This chapter looks at a generating an RSS (most commonly, Really Simple Syndication) feed using the results obtained from a Google search. In a sense, you can say that this is an example of a web service gateway. RSS offers a translation from a SOAP web service to a syndication feed more accessible via a variety of content management systems and news aggregators.
 RSS is one of those acronyms about which people argue the meaning of the letters, but which everyone refers to simply as "RSS" and pretends that they're all talking about the same thing. The RSS 2.0 specification, posted at Chapter 7http://blogs.law.harvard.edu/tech/rss, describes it as Really Simple Syndication, which is what I'll use as a "canonical" RSS definition, although the RSS 0.91 specification enjoys much wider adoption.
In brief, RSS is a simple XML format for describing a series of entries, with links back to full stories. Popular uses include providing summaries of news stories and also personal weblog entries, but an increasing number of systems are offering feeds for other purposes, such as a feed containing status information on a remote system. In any event, a variety of software tools?both desktop and web-based?have evolved for watching RSS feeds.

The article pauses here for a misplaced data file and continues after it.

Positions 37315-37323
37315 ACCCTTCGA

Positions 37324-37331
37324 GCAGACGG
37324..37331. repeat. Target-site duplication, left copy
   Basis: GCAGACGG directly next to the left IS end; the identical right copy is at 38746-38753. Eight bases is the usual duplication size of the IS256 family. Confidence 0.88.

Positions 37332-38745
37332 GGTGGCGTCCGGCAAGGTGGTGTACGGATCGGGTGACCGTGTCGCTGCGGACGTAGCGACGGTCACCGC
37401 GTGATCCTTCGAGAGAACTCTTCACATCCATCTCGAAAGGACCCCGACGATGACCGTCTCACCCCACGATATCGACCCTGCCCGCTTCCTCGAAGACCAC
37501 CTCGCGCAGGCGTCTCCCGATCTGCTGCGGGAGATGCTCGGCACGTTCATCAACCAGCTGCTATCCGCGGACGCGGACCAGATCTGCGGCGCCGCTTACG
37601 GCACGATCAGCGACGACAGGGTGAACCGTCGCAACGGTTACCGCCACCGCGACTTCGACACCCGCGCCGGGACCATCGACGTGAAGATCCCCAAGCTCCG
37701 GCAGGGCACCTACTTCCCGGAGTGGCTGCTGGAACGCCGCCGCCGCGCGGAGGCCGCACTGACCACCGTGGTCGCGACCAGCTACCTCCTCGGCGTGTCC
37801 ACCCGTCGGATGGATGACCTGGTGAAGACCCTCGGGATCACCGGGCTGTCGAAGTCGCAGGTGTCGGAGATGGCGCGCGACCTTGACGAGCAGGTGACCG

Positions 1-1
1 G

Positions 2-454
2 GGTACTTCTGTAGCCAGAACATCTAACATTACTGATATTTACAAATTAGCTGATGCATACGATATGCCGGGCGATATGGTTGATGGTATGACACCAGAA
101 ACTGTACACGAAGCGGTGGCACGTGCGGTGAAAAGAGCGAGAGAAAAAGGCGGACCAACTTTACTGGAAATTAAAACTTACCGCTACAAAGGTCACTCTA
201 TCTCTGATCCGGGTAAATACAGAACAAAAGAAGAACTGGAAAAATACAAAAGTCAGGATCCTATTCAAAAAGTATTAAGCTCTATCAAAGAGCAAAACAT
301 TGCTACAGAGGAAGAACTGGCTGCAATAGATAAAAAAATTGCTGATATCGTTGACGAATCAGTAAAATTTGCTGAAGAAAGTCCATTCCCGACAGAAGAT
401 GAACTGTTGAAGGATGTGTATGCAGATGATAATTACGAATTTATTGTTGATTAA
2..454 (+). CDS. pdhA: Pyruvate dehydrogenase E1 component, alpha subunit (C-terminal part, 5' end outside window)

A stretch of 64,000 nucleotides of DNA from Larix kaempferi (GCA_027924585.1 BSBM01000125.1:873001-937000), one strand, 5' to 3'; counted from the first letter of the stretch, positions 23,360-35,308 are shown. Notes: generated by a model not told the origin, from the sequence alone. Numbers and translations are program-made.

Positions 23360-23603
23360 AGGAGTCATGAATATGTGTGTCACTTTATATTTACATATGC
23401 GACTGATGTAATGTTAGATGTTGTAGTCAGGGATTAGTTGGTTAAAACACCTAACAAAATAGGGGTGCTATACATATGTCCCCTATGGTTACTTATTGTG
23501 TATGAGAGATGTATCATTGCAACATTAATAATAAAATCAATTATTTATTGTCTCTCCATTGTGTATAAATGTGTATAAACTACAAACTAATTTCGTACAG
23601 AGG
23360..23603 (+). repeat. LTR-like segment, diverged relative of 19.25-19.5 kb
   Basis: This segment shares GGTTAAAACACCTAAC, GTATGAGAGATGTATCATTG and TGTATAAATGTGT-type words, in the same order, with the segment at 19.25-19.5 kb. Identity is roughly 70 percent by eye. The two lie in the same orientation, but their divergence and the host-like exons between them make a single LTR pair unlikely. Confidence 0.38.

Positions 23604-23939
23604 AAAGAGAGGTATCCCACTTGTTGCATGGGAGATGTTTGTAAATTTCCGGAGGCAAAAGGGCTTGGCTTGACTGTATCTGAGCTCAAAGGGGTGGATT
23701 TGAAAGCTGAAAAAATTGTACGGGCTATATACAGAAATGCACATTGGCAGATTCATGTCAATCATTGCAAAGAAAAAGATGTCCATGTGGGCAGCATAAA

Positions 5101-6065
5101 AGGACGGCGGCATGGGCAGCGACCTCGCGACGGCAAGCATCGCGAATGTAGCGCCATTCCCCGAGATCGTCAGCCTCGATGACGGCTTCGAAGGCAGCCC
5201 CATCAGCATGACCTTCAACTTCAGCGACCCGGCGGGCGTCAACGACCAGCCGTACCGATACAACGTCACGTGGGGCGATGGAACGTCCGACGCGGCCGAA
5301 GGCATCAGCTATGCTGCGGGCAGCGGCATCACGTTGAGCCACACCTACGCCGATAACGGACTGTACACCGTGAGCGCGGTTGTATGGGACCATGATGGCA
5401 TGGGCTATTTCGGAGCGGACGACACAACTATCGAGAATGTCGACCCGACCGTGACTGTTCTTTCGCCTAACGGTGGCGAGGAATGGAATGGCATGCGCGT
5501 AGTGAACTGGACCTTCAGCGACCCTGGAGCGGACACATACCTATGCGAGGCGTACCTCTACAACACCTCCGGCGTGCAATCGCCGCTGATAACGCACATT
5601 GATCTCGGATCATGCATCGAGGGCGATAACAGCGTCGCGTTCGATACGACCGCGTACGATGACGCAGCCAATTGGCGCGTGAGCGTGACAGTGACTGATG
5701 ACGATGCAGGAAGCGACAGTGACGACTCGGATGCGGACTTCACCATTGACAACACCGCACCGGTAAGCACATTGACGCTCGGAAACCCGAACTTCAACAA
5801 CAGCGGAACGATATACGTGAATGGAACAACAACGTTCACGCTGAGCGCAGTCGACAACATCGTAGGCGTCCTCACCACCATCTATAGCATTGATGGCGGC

One of the best uses for RSS is monitoring search results from sites such as Google (http://www.google.com). Many people take their Google search results very seriously. There are businesses that depend on their Google rankings for customer traffic, or as a metric for their web-site success and popularity. For people that spend a lot of time worrying about this, they may have several search terms they wish to monitor. By providing Google search results as RSS feeds, users can monitor their Google search results using a RSS aggregator.
The sample application built in this chapter shows how to leverage the existing Google APIs to provide RSS feeds. In effect, this application acts as a gateway between two different kinds of application: a SOAP-based service and a syndication-oriented RSS feed. The users of the application don't need to know anything about web services to take advantage of the data published by Google; they simply need to add a URL to their RSS aggregator.